A Pierce County jury began deliberations Thursday in the trial of four people accused of helping Maurice Clemmons after he killed four Lakewood police officers last year.
Jurors left the County-City Building at the end of business without rendering a verdict. They are expected to continue deliberating today.
They got the case about noon after lawyers finished their closing arguments, which took all day Wednesday and three hours Thursday morning.
The question of intentions dominated Thursday’s session.
Were defendants Douglas Davis and Letrecia Nelson trying to help Clemmons elude capture when they provided him aid after the Nov. 29, 2009, shootings? Or were they motivated purely by self-preservation when they helped him?
Davis and Nelson are charged with first-degree rendering criminal assistance and weapons charges for allegedly helping Clemmons after he shot Sgt. Mark Renninger and officers Tina Griswold, Greg Richards and Ronald Owens at a Parkland coffee shop.
To win a conviction for rendering criminal assistance, prosecu- tors must prove Davis and Nelson knew Clemmons was wanted for murdering the officers and intended to help him escape.
Davis is accused of traveling with Clemmons from a house in Tacoma to one in Pacific, where he allegedly helped treat a gunshot wound Clemmons suffered during his attack on the officers.
Nelson is accused of opening her home to Clemmons after the attack, providing medical supplies and helping to treat his wound.
Both are charged with possessing a gun Clemmons stole from officer Richards before killing him with it.
Eddie Davis, who is not related to Douglas Davis, and Rickey Hinton, Clemmons’ half brother, also are charged with rendering criminal assistance in the case. Their lawyers delivered their closing arguments Wednesday.
Attorney Kent Underwood, who represents Douglas Davis, told jurors Thursday his client was motivated by fear of Clemmons. Davis was wholly dependent on Clem-mons for money, transportation and housing and had become increasingly fearful of him in the months before the shootings, Underwood said.
Clemmons had begun to believe he was Jesus and had threatened to kill cops and schoolchildren shortly before the massacre of the Lake-wood officers, the attorney said.
Minutes after the shootings, Clemmons showed up at a house Davis shared with Eddie Davis and demanded to be driven out of the area, Underwood said.
“When a man who is that mean and aggressive, who threatens to kill police officers, shows up at your door saying, ‘I’ve been shot, come with me,’ and Doug doesn’t know if he’s got a gun or not – do you want to gamble on that guess?” Underwood said. “No. You go along.”
Douglas Davis and Clemmons rode in a car driven by Eddie Davis to Nelson’s house, where the killer got a change of clothes and bound his wound before moving on.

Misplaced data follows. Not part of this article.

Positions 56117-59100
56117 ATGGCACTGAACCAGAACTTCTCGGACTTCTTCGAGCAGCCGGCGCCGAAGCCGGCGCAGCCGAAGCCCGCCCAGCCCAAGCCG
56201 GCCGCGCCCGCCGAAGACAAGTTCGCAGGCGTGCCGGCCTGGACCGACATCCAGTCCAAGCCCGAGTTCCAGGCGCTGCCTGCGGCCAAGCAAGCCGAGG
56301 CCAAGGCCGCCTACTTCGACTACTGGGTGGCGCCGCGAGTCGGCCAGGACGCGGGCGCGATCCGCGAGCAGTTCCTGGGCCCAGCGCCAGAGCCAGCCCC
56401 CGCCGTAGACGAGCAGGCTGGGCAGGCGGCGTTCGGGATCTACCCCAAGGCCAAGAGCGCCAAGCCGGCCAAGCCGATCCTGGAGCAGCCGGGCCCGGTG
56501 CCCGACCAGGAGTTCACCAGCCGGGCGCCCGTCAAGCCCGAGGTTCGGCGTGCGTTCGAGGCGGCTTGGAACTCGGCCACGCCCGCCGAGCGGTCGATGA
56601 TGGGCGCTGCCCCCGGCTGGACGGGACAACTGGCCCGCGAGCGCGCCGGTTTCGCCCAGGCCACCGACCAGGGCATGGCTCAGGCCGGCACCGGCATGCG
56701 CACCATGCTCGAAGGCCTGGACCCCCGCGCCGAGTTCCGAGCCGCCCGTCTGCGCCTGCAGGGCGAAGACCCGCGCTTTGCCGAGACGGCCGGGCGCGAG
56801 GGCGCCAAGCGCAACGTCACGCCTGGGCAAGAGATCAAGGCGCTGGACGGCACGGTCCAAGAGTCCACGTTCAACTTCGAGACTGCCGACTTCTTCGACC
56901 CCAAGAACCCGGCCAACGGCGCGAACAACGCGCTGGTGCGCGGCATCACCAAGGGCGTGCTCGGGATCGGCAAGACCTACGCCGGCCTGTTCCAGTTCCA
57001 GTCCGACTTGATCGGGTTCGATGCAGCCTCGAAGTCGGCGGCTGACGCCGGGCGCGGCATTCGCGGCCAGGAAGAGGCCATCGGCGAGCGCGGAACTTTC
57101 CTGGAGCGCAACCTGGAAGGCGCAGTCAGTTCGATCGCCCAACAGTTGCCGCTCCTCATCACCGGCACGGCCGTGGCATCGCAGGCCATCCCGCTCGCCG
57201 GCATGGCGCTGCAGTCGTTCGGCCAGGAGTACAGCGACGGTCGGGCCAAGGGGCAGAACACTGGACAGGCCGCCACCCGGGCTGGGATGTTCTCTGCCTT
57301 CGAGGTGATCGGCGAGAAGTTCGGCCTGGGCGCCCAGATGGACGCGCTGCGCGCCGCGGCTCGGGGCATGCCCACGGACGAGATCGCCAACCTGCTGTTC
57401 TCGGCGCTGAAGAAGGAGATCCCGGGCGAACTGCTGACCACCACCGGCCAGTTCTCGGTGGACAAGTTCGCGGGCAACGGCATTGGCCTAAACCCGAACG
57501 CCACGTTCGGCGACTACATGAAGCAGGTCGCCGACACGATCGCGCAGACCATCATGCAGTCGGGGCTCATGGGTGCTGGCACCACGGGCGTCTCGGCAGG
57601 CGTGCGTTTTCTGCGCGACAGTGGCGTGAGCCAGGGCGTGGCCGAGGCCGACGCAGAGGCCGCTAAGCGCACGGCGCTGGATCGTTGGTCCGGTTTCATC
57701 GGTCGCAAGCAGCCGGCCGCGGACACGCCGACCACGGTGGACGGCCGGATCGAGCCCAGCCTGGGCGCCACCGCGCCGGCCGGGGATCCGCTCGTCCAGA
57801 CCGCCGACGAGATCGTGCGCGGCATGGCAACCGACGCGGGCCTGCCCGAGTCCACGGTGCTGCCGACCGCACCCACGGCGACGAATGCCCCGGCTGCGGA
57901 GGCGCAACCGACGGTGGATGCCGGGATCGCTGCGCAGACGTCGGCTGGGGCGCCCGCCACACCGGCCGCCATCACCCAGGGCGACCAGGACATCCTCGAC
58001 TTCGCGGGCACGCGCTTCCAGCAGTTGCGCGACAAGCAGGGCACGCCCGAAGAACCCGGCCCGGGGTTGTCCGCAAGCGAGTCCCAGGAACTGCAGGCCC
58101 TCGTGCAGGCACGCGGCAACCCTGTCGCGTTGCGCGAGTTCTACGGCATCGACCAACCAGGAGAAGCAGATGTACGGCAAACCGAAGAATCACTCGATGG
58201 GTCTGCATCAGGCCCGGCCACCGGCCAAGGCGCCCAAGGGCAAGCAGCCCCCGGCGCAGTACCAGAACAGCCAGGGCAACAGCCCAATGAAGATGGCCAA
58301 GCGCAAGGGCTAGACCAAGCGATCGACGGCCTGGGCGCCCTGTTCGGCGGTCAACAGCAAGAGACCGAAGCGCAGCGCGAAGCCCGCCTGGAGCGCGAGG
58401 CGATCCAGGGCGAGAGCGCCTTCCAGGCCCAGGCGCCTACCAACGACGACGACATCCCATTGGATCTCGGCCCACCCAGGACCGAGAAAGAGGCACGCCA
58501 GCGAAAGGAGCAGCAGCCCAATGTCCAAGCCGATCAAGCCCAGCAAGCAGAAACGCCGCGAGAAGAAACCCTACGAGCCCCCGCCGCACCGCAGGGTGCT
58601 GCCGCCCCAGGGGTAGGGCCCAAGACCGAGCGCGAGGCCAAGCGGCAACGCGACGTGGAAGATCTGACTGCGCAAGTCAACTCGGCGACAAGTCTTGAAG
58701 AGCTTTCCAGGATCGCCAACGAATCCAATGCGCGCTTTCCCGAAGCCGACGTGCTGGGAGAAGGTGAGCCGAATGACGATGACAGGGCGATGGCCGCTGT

Questioned by detectives later, Douglas Davis initially said he hadn’t seen Clemmons for a few days. He later admitted seeing Clemmons that morning and said he helped treat his wound at the Pacific house.
“Did he do it with the intent to hinder the apprehension? Or did he do it with the intent just to save his own butt?” Underwood asked. “He did that to save his own butt.”
Deputy prosecutor Stephen Penner said during his rebuttal argument there was no evidence presented during the trial that Douglas Davis mortally feared Clemmons.
Penner pointed out Davis continued to work for Clemmons and told police he considered him a friend.
“Even if true, it wouldn’t explain his actions,” Penner said of the fear defense.
Attorney Keith MacFie represents Nelson, Clemmons’ aunt. MacFie argued that his client was minding her own business that Sunday morning when Clemmons showed up at her house unannounced and demanded clothes and medical supplies.
“She didn’t ask for this,” MacFie said. “She had this foisted upon her by Maurice Clemmons.”
Any help she provided was motivated by a desire to protect her daughter, who lived with her, and herself by getting Maurice Clem-mons – who was shot and ranting about killing cops – out of her house, MacFie said.
“You get him out the door by getting him taken care of and getting him out of your life,” he said. “It’s not unreasonable for my client to be scared.”
Penner argued there was no evidence submitted at trial that Nelson wanted her nephew out of her life. More likely, she wanted to help get him on the road quickly so he could stay ahead of police, he said.
Penner pointed out that Nelson later lied to police about seeing Clemmons.
“It was more like: ‘Go on, honey, get going. I’ll cover your tracks,’ ” Penner said.
The deputy prosecutor finished up his argument by pointing out that each of the four defendants lied to police when asked about Clemmons’ whereabouts shortly after the shootings.
The lies delayed law enforcement’s ability to track down the killer, who remained at large for nearly two days before being shot dead by a Seattle police officer, he said.
Penner concluded by reminding the jury of a question he posed during his opening statement at the beginning of the trial nearly a month ago.
“Remember that question: Who would help Maurice Clemmons?” Penner said. “Who did help Maurice Clemmons? These defendants. They’re guilty.”